When the Presbyterian Church USA passed a resolution earlier this month encouraging "positive investment" in the Palestinian economy instead of divesting from Caterpillar, HP, and Motorola Solutions for profiting from Israel's military occupation, it highlighted a continued major flaw in thinking about how to end Israel's military occupation.
The idea that economic development alone can help bring about peace may have gained traction a few years ago when the Palestinian Authority and its supporters were boasting of the various state development projects taking place in the West Bank. But as Palestinian-American business development consultant Sam Bahour points out in his piece "Palestine's Investments Require Divestment," today various international organizations including the World Bank and International Monetary Fund admit that Israeli control over all aspects of Palestinian life severely restricts economic development. "Over the years, not only has Israel prohibited the emergence of a new Palestinian economy -- it structurally and systematically has made certain that even the buds of such a productive economy would never see the light of day," he writes.
The idea of an economic peace, which Bibi Netanyahu insisted back in 2008 would help make a political solution more accessible, seems even more ludicrous today. Settlements continue to expand and an Israeli-government appointed commission recently declared that Israel’s presence in the West Bank is actually not occupation. About 85 percent of the apartheid wall, which Israel started constructing ten years ago, will be within the West Bank when it is completed, annexing 530 sq km of Palestinian land- the area of Chicago- and trapping 350,000 Palestinians between it and the Green Line. And the blockade on Gaza continues, keeping 1.4 million Palestinians entrapped in an open-air prison.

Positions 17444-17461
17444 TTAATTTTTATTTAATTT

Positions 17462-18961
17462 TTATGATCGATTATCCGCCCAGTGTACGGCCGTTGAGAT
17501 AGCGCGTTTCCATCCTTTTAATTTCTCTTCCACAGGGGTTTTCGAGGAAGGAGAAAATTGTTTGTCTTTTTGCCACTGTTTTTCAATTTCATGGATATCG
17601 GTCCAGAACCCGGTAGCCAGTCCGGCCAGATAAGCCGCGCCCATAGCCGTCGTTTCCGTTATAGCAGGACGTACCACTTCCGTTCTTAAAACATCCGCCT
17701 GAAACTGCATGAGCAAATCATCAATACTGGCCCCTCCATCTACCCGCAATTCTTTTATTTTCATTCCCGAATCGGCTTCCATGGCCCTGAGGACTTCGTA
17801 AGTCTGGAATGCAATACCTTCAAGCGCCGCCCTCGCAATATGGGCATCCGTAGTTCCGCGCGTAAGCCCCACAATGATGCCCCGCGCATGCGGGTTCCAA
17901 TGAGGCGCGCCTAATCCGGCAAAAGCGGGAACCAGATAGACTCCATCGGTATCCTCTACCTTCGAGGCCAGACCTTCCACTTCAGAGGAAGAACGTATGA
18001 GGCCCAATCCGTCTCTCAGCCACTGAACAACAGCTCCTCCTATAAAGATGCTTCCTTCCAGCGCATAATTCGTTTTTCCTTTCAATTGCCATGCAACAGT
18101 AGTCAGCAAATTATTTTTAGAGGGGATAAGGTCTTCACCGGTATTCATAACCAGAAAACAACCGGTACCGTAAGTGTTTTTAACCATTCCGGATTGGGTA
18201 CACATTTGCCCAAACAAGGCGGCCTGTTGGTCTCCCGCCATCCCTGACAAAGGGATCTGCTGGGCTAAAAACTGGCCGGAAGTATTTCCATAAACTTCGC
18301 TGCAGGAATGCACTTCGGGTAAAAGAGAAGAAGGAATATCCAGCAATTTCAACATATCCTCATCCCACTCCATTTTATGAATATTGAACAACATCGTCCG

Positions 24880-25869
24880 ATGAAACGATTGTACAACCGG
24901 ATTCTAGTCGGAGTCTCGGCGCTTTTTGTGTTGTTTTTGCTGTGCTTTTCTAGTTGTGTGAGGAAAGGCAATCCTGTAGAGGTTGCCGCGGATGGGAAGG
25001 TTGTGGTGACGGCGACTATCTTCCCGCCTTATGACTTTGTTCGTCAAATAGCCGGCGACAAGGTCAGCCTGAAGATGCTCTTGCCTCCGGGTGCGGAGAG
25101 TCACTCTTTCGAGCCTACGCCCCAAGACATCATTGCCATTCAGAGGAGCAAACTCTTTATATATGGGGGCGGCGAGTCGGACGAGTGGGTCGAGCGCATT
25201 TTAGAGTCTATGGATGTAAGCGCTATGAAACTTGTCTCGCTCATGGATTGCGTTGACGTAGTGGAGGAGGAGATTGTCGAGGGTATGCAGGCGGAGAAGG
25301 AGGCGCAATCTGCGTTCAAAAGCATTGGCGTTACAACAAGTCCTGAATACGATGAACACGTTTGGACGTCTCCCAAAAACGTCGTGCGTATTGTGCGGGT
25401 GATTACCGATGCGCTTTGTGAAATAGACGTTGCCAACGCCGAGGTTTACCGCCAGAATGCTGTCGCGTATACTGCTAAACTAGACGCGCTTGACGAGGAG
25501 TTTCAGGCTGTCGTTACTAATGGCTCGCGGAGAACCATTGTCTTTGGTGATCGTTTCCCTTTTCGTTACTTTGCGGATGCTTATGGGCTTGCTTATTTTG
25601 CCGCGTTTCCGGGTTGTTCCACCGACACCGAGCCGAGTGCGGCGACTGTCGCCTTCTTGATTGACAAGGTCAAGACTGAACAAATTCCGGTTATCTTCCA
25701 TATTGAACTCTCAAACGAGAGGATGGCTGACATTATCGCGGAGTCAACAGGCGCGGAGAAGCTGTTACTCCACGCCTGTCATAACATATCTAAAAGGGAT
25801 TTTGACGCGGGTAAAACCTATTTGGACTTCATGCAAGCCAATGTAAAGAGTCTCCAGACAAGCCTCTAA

The Presbyterian Church and others can continue investing in Palestine, but without pressure on Israel to end the occupation, no amount of investment will actually bring peace and justice. "After all, we don't want a more beautiful prison to live in," Sam writes. "We want the prison walls dividing Palestinians from Palestinians to come down, and that won't happen unless economic pressure is placed on Israel to end the occupation."